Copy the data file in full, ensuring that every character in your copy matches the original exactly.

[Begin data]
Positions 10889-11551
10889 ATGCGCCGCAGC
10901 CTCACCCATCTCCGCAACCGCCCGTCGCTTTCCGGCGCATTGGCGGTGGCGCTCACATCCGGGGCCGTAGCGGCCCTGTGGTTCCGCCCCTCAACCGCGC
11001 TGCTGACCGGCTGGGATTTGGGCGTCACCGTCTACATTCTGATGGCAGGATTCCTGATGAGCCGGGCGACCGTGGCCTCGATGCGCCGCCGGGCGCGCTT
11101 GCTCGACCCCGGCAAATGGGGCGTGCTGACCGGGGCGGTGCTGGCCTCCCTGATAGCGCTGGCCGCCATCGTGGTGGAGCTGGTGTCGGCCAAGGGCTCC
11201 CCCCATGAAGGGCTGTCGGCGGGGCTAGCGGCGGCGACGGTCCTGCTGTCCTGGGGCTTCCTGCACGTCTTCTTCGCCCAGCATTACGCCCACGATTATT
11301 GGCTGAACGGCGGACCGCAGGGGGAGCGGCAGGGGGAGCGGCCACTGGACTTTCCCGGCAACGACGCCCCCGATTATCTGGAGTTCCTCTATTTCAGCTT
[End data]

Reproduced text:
Positions 10889-11551
10889 ATGCGCCGCAGC
10901 CTCACCCATCTCCGCAACCGCCCGTCGCTTTCCGGCGCATTGGCGGTGGCGCTCACATCCGGGGCCGTAGCGGCCCTGTGGTTCCGCCCCTCAACCGCGC
11001 TGCTGACCGGCTGGGATTTGGGCGTCACCGTCTACATTCTGATGGCAGGATTCCTGATGAGCCGGGCGACCGTGGCCTCGATGCGCCGCCGGGCGCGCTT
11101 GCTCGACCCCGGCAAATGGGGCGTGCTGACCGGGGCGGTGCTGGCCTCCCTGATAGCGCTGGCCGCCATCGTGGTGGAGCTGGTGTCGGCCAAGGGCTCC
11201 CCCCATGAAGGGCTGTCGGCGGGGCTAGCGGCGGCGACGGTCCTGCTGTCCTGGGGCTTCCTGCACGTCTTCTTCGCCCAGCATTACGCCCACGATTATT
11301 GGCTGAACGGCGGACCGCAGGGGGAGCGGCAGGGGGAGCGGCCACTGGACTTTCCCGGCAACGACGCCCCCGATTATCTGGAGTTCCTCTATTTCAGCTT